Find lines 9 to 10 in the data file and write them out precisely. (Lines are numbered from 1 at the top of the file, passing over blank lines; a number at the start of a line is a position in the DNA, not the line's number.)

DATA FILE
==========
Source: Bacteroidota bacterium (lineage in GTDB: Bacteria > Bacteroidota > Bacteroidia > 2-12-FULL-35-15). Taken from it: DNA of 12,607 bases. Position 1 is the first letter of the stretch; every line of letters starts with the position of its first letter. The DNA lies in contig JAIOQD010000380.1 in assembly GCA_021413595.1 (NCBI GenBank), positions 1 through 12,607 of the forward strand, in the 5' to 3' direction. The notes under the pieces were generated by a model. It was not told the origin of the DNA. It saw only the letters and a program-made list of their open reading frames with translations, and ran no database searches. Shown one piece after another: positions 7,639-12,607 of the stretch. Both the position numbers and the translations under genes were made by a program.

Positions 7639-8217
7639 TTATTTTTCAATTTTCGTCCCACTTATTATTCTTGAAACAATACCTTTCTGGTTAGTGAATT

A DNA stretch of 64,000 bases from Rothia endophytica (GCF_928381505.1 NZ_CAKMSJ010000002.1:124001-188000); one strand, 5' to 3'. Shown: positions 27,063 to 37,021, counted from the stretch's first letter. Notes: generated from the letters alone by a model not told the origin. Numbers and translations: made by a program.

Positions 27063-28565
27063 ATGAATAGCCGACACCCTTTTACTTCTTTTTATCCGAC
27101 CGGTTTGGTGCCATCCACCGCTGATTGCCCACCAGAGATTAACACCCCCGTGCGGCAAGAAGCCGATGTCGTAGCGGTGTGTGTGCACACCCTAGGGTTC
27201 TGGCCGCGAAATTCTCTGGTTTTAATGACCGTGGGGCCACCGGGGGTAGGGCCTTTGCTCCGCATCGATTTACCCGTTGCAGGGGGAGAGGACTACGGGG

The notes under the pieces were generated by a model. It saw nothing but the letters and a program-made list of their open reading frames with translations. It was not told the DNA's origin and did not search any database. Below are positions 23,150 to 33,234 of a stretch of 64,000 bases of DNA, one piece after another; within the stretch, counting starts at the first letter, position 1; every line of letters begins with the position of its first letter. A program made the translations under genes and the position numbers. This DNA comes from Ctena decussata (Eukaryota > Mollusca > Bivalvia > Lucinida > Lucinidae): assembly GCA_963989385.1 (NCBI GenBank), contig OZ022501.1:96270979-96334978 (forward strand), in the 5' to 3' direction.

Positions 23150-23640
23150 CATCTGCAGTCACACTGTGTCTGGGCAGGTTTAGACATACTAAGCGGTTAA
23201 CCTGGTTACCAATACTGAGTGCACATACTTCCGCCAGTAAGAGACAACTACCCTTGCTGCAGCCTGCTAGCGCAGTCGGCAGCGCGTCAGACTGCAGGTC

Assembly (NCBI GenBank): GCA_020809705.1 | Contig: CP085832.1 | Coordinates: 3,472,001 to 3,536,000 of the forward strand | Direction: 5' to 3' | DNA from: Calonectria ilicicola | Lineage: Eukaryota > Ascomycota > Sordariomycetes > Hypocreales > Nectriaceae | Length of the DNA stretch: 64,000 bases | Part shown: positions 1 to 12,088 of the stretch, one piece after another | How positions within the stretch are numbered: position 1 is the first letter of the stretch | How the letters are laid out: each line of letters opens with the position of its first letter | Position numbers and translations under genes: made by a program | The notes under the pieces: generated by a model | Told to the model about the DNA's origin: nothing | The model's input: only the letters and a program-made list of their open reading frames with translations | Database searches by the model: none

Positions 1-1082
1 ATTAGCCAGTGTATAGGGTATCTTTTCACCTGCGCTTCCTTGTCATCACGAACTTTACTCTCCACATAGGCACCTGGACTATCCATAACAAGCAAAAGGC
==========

The notes under the pieces were generated by a model. It saw nothing but the letters and a program-made list of their open reading frames with translations. It was not told the DNA's origin and did not search any database. Below are positions 23,150 to 33,234 of a stretch of 64,000 bases of DNA, one piece after another; within the stretch, counting starts at the first letter, position 1; every line of letters begins with the position of its first letter. A program made the translations under genes and the position numbers. This DNA comes from Ctena decussata (Eukaryota > Mollusca > Bivalvia > Lucinida > Lucinidae): assembly GCA_963989385.1 (NCBI GenBank), contig OZ022501.1:96270979-96334978 (forward strand), in the 5' to 3' direction.

Positions 23150-23640